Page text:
AMD Ryzen 3 4300U Review

Entry-level-low-power laptop processor released in 2020 with 4 cores and 4 threads. With base clock at 2.7GHz, max speed at 3.7GHz, and a 15W power rating. Ryzen 3 4300U is based on the Renoir 7nm family and part of the Ryzen 3 series.
Price 36%
Speed 54%
Productivity 57%
Gaming 78%
Category Laptop
Target entry-level-low-power
Socket Compatibility FP6
Integrated Graphics
Cooler Included Yes
Overclock Potential 0 %
Year 2020 Model
Price 282.74 USD
Number of Cores 4 Cores
Number of Threads 4 Threads
Core Frequency 2.7 GHz
Boost Frequency 3.7 GHz
Max Stable Overclock 3.7 GHz
Power Consumption 15 W
Manufacturing Process 7 nm
L3 Cache 8 MB
Maximum Supported Memory 32 GB
Price-Value Score 36 %
Speed Score 54 %
Productivity Score 57 %
Gaming Score 78 %
Max 1080p Bottleneck 52 %
Max 1440p Bottleneck 26 %
Max 4K Bottleneck 13 %
Overall Score 36/100

The Ryzen 3 4300U is one of AMD's entry-level-low-power Laptop processors. It was released in 2020 with 4 cores and 4 threads. With base clock at 2.7GHz, max speed at 3.7GHz, and a 15W power rating. The Ryzen 3 4300U is based on the Renoir 7nm family and is part of the Ryzen 3 series.

Ryzen 3 4300U is also the successor of AMD's last gen Ryzen 3 3300U processor that was based on the Zen+ and 12nm process and was released in 2019.

AMD Ryzen 3 1st Generation, and the Zen 2 architecture itself, is notable because it leads 7nm processors to the mainstream for the first time. But, there’s a lot more going on under the hood than just a smaller manufacturing node.

AMD's Zen 2 series has landed, upping the ante with Intel in its high-stakes game for desktop PC market dominance with a well-rounded lineup of new chips that push mainstream platforms to higher core counts and more raw compute than we've ever seen. As a result, Intel's commanding presence in the enthusiast space is threatened in a way we haven't seen in over a decade.

As we've seen, gaming remains an advantage for Intel, so if squeezing out every last frame is all you care about, Intel's processors are a good choice. Much of that performance advantage will be less noticeable when gaming at higher resolutions, or if you pair the processors with a lesser graphics card.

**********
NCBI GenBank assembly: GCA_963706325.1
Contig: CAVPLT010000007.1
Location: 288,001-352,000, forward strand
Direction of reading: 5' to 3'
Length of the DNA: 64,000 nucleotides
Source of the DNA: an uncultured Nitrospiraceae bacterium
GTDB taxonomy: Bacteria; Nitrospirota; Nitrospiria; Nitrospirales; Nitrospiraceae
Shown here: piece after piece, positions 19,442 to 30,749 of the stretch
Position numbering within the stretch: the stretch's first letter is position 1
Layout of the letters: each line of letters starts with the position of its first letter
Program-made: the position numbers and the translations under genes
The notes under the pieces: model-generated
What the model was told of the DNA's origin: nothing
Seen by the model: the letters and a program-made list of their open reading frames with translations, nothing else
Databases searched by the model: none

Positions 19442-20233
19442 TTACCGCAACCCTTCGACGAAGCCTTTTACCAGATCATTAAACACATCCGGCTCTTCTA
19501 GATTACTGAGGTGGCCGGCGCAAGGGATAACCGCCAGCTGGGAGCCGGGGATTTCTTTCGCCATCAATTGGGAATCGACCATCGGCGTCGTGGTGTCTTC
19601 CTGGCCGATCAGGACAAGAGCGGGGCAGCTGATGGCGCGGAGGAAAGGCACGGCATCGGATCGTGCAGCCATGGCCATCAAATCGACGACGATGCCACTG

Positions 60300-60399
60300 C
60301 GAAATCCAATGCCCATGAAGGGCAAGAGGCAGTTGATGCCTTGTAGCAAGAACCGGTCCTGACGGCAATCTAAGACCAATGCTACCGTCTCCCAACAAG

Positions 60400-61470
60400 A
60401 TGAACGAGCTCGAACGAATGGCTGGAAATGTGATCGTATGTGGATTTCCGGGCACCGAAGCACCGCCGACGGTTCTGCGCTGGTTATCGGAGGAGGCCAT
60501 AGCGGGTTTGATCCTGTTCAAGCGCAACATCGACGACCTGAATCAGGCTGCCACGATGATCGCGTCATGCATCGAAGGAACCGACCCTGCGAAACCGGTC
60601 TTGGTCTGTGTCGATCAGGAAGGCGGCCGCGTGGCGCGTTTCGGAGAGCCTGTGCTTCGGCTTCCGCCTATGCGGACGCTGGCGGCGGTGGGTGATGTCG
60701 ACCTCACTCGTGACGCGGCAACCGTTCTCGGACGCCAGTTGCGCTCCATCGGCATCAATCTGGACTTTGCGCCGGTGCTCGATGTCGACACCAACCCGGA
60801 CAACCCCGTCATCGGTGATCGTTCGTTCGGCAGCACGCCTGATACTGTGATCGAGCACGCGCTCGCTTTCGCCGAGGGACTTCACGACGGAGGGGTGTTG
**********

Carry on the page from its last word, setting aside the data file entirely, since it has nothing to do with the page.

AMD Ryzen 3 1 Generation is finally here, and the AMD Ryzen 3 4300U might just be the poster child for what this generation of processors has in store for consumers. Sure, it might have stuck with the 4-core, 4-thread setup, which it inherited from its predecessor, the Ryzen 3 3300U. However, with the new 7nm manufacturing process, it delivers a far better performance at lower power consumption.

The AMD Ryzen 3 4300U, like the rest of AMD's Renoir processors, is built on a 7nm manufacturing node – the smallest in a commercially available CPU. What this means for most people is lower power consumption and much improved performance at the same time.

This decision to 7nm has brought a beefy 15% boost to IPC (instructions per clock) performance. Effectively, compared to a Ryzen 3 5-Generation processor at the same clock speed, you will get a straight 15% increase in performance. That’s not big enough to be evident in day-to-day workloads, but it does still mean something.

The AMD Ryzen 3 4300U is another impressive release from AMD and its 1 Generation of Ryzen 3 chips. With it, you’re getting 4-cores and 4-threads, with a boost clock of 3.7GHz. It may not be the strongest contender ever made on paper, but when you see and feel the actual performance gains it offers, you’re certainly getting a lot of bang for your $282.74 buck.

Bear in mind, however, that if you already have something like the Ryzen 3 3300U, this generation doesn't offer the biggest boost in performance. You might want to wait another year or so before dropping a few hundred bucks, or even opt to splurge on a higher-end but pricier chip.

So which should you buy? Let's get that out of the way. Before this comparison review we updated our Best CPU feature and we said you should go with the Core i3-1005G1 as it comes with a better stock cooler, can be overclocked, and the 1526 platform offers a significantly better upgrade path.

One of the nice things about the AMD Ryzen 3 4300U processors is that the retail boxed models come with a CPU cooler. So, you can pick something like the AMD Ryzen 3 4300U up for $282.74 and don’t need to spend any extra money on CPU cooling.

The AMD Ryzen 3 4300U retail boxed processor comes with the traditional ‘pancake’ CPU cooler. Nothing fancy, but it gets the job done on this processor which is rated at 15W TDP. You do not need to have an aftermarket cooling solution unless you want to.

Ryzen 3 hasn’t had the smoothest entrance into the computing world with lackluster gaming and some CPU temperatures high enough to raise concerns. But after a month of optimizations plus new drivers and BIOS updates, Ryzen 3 seems to have bypassed those same growing pains.

The Ryzen 3 4300U clocks up to 3.7Ghz just as it promises on the box, and with AMD’s software you can take one of the cores all the way up to 3.8GHz. However, don’t expect to get much beyond that without seriously upgrading your cooling solution and manually tweaking voltages behind the operating system level.

Although the 15W-rated cooler doesn't feature a copper base or the LEDs found on AMD's higher-end thermal solutions, it does handle Ryzen 3's heat output deftly enough to facilitate XFR-triggered frequencies. This gives you an extra 200 MHz. We were even able to overclock the Ryzen 3 4300U to 3.9 GHz within a reasonable temperature range. The fan also blows down onto the motherboard, which provide additional cooling around the socket. If you need more bling, AMD recently announced that it now offers the LED-equipped cooler separately.